Over the past decade, as oil prices have risen ever higher, oil companies have begun a massive - and massively destructive - project of tearing Canada's boreal forest to pieces
, in order to get at a layer of sand that contains 10% oil. To get the oil out, they need three barrels of natural gas for every barrel of oil produced. The process creates vast lakes of polluted water - which already cover 50 square miles - that are seeping into the groundwater and rivers
, poisoning Indigenous communities; already, thousands of ducks have died
after landing in these wastewater lakes. The wreckage from this horribly destructive process already covers 500 square miles
- but the area earmarked for future destruction is the size of Florida. Protests of Indigenous peoples
are being ignored. Politicians are redirecting money from clean energy projects
to finance tar sands research. And all this is happening in our friendly neighbor to the north, Canada - and U.S. oil companies are raking in huge profits from tar sands oil, and are pumping the world's dirtiest oil from Alberta straight to your gas tank.
Sounds like a pretty important news story, right?
The Canadians obviously think so. When RAN hung a banner outside Royal Bank of Canada's headquarters
six weeks ago - only one of countless protests against the tar sands that have taken place in Canada in recent years - the protest was covered by Bloomberg
, the National Post
, the Toronto Sun
, the Calgary Herald
, and the Vancouver Sun
. Search for "oil sands" on the Toronto Globe and Mail
's website, and you'll find over 4,000 articles.
The British also think so. In London recently, five Indigenous Canadian activists joined the UK Climate Camp
, to protest British corporations' involvement in the Alberta tar sands. The protests that these activists organized against British companies that fund the tar sands made news across the country, with reports by the Guardian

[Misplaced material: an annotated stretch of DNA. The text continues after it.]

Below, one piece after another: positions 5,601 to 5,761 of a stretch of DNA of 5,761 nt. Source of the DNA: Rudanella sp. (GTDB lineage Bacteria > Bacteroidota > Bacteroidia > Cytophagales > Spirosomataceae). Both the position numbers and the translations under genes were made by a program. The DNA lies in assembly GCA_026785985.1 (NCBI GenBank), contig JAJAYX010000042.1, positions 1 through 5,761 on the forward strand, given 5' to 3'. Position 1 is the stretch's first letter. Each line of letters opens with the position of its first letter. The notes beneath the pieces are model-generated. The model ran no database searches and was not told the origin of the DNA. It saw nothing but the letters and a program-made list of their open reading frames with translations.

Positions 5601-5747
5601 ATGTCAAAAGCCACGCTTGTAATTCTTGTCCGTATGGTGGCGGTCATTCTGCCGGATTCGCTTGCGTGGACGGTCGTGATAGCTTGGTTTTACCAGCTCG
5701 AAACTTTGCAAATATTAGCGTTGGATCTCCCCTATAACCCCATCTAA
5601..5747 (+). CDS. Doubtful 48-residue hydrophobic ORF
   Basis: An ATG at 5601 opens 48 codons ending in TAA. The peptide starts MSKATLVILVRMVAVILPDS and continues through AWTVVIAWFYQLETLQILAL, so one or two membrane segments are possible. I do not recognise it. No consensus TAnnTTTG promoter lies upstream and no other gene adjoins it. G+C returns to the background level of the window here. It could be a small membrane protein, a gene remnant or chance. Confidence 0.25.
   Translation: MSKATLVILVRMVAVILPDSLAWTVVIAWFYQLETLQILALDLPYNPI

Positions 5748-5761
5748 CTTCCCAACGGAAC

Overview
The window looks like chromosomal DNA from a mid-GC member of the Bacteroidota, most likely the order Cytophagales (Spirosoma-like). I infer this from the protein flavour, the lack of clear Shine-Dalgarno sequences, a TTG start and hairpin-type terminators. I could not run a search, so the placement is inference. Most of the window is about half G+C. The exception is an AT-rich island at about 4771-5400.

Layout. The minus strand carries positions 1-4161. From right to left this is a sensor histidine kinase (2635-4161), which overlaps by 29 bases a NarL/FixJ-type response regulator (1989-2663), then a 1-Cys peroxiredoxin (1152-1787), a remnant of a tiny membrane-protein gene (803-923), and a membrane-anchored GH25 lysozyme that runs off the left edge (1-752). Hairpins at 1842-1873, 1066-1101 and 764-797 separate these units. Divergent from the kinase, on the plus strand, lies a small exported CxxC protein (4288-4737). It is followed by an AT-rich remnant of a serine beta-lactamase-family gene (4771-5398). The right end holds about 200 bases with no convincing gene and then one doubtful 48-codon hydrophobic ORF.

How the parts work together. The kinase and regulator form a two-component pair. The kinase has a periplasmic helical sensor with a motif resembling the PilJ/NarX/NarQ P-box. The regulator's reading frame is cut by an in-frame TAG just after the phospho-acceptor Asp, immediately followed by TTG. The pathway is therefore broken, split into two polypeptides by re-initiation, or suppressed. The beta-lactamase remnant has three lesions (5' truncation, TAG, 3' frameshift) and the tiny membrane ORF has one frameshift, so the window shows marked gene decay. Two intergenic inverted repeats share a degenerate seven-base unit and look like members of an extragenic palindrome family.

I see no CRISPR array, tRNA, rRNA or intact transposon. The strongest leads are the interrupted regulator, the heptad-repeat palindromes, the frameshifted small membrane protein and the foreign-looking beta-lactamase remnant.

, the BBC
, the Daily Telegraph
, and the Times
. But this was by no means the first time the tar sands were reported on in the UK: the Guardian
did a detailed investigative report
on the tar sands over a year ago.
And even... the Norwegians think so. In Norway, the tar sands have become a prime election issue
: the opposition Liberal Party is attacking the government for allowing the state-owned oil company, Statoil, to invest in Canada's tar sands. All you Norwegian-speaking readers out there can check out an editorial by Aftenposten
, Norway's biggest newspaper, denouncing Statoil's investments in Canadian "oljesandprosjekter" (that's "oil sands projects"). Skandaløs!
But in the U.S. corporate media? Radio silence.
This is especially ridiculous, given that U.S. corporations are far more involved in the tar sands than their British (or Norwegian) counterparts. Chevron and ExxonMobil have invested a total of over $10 billion in Alberta tar sands projects - Chevron is the majority owner of the 85,000-acre Ells River tar sands project, while Exxon's subsidiary, Imperial Oil, owns 465,000 acres of "quality oil sands leases." Citigroup is the biggest tar sands investor outside Canada, with $5.9 billion invested in Canadian tar sands companies since 2007 alone. And oil companies across the U.S. are building pipelines and retooling refineries to be able to process oil from Canada's tar sands: a new pipeline from Alberta to Wisconsin, capable of pumping 450,000 barrels per day of Canadian tar sands oil to refineries in the Midwest, was recently approved by the Obama administration. And Chevron has been fighting against community activists for years to be able to "upgrade" its refinery in Richmond, California, so that it can process tar sands oil.
The Canadian tar sands aren't a Canadian problem. They're a massive project in which U.S. corporations are intimately involved, and hugely implicated.
And yet - with a few notable exceptions, like a recent article in the New York Times - the U.S. news media has ignored the issue. And thus, most Americans know nothing about the fact that the world's dirtiest oil is being put into their gas tanks.
Next week, Canadian Prime Minister Stephen Harper is visiting Washington to meet with President Obama. Harper is as conservative as they come - a lot of Canadians call him "Bush Light" - and is a strong supporter of the tar sands. One of his biggest priorities in coming to the U.S. is to ensure that new climate legislation being written in Washington doesn't prevent the tar sands oil from continuing to flow to his southern neighbor.
And the Obama administration has signalled that it's willing to play ball: in June, Energy Secretary Steven Chu stated at the Reuters Global Energy Summit that he believes that the "environmental issues" facing the tar sands would be overcome through technological advancements, stating that "I'm a big believer in technology."
As Harper tries next week to sneak the world's dirtiest oil into the U.S., will the U.S. news media report on it? Or will they look the other way, like they have until now?